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Delays in US$300 million Kariba Dam wall project irk financiers



KARIBA — Development partners financing the nearly US$300 million Kariba Dam Rehabilitation project have expressed concern over delays in completing expansion works at the lake after the Zambezi River Authority (ZRA) missed the completion deadline by four years, resulting in rising costs.


Kariba, the largest man-made lake in the world by water storage volume, is currently administered by the ZRA, an authority jointly administered by Zambia and Zimbabwe.

The World Bank, African Development Bank, European Union and the Swedish International Development Corporation (Sida) are the key financiers.

Under the current rehabilitation project, the plunge pool will be reshaped in order to dissipate energy from the spilled water, thereby reducing the energy on impact and hence bedrock erosion which could undermine the dam foundation, leading to structural failure.

The project will rehabilitate the spillway gates to avoid possible jamming in the open or closed positions both which would result in dam failure and catastrophic regional loss of lives, livelihoods, assets and power.

The ZRA is working with engineers from EU countries such as France in rehabilitating the dam.

While the ZRA has been appealing for the extension of the two key projects — reshaping the plunge pool and rehabilitating the spill way — partners are not keen on extending the timelines.

Head of the EU mission in Zambia and Comesa Karolina Stasiak told delegates attending a tour of the dam wall that the ZRA should speed up rehabilitation works.

According to officials, the plunge pool reshaping is currently 80% while the spillway rehabilitation is 67% done. The works to reshape the plunge pool are fully financed by the EU.

The current EU contribution, Stasiak said, is more than 113 million euros, which is a non-reimbursable grant.

“The works were supposed to be completed in three years and, if all goes well, they will be completed in seven years, around the third quarter of 2024,” Stasiak said.

“Our initial grant has been increased three times: 10 million euros were added in 2020 and 30 million euros in 2023. In times where financial allocations are mainly addressed to areas of the globe in conflict and deep political crises. I can assure you that finding these additional funds was not an easy exercise.

“I would urge the contractor, the supervisor and the National Authorising Office to work in the most collaborative way and to do everything possible to avoid further delays and consequent claims and cost increases, which cannot be covered by the EU when additional costs are related to delays in decision-making.”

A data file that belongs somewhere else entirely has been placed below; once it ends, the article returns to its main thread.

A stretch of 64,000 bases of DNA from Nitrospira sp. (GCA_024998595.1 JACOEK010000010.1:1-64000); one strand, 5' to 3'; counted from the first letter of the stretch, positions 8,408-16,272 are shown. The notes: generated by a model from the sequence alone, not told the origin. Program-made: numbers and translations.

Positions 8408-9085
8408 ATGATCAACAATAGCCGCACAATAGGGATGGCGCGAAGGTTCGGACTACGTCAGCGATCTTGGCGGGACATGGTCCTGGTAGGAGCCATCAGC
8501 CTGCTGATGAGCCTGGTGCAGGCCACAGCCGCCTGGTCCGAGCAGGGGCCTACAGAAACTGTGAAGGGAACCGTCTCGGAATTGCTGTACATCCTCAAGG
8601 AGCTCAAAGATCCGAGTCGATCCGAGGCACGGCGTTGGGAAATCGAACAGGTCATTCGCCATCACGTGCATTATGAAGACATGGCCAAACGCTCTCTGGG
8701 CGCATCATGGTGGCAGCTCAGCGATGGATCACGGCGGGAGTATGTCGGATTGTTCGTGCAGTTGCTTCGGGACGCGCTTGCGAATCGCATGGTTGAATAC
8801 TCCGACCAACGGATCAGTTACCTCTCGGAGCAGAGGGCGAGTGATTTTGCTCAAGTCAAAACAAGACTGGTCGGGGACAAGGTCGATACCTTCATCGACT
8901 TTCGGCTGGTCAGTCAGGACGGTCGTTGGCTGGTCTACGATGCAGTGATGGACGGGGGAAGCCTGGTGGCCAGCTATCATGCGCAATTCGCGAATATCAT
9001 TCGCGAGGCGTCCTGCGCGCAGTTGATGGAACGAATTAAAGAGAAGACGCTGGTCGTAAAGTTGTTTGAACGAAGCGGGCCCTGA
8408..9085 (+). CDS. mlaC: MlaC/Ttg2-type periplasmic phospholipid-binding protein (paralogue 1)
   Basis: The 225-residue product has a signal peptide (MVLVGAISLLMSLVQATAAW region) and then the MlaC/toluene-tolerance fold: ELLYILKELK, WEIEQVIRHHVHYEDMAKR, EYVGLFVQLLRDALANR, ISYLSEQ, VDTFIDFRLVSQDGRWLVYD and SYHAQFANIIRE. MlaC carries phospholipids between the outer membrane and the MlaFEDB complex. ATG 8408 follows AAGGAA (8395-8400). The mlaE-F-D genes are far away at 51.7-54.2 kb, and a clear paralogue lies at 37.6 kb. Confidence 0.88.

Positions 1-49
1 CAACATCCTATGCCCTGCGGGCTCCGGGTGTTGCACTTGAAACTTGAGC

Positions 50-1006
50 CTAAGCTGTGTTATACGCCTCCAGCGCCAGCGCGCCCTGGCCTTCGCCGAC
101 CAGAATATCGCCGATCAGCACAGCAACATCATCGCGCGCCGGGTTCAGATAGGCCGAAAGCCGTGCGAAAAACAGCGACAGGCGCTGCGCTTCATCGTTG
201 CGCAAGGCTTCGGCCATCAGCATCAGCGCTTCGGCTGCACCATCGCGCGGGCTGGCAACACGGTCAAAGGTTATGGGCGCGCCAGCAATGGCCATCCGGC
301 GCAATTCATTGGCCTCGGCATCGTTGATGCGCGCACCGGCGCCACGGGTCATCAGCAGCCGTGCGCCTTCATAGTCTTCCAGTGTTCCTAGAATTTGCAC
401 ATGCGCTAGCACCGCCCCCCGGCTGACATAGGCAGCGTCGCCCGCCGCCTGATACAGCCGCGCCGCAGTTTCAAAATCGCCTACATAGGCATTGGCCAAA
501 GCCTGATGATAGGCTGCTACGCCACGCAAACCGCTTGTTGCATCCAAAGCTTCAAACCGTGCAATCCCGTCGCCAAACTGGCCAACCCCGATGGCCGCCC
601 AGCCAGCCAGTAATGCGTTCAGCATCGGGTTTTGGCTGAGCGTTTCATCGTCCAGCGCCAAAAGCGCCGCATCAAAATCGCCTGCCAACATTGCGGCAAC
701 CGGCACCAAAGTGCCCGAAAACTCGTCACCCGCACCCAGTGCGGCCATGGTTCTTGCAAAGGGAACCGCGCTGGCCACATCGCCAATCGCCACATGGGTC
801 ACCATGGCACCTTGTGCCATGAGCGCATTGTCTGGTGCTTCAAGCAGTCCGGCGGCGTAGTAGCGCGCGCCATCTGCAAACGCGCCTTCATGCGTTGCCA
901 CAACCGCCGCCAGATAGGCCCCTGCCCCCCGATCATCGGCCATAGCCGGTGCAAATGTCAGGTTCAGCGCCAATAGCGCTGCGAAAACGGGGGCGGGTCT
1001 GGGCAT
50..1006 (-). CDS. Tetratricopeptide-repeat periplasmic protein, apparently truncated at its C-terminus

Stasiak told The NewsHawks on the sidelines of her presentation that contractors are being paid US$500 000 monthly, warning that further delays would push up the total cost of the project.

Incoming World Bank country manager for Zimbabwe Enedia Fernandes said while the rehabilitation project was expected to increase the lifespan of the dam from 50 to 100 years, the multilateral lender is unhappy with the delays.

The AfDB, the World Bank had initially provided US$75 million towards rehabilitation while Sweden has provided US$25 million, Fernandes said.

“While significant progress has been made on both the plunge pool and the spillway rehabilitation, the project has faced challenges over the years including the Covid pandemic, the current geological issues, technical requirements, disruptions of supplies and protracted procurement processes among others,” she said.

“While we are very happy with these achievements, we want to take this opportunity to raise concern regarding the risk of delays of this rehabilitation . . . We urge ZRA, the consultants and the contractors to address all key issues affecting these works. It has taken tremendous effort to align resources and support for the rehabilitation of this critical dam. We sincerely hope that we use this critical opportunity to complete the required rehabilitation works and safeguard regional and energy security for generations to come.”

Zimbabwe, which is currently ineligible to access concessional funding from multilateral creditors such as the World Bank, received grants as part of its contribution towards the works while Zambia received long-term loans from creditors.

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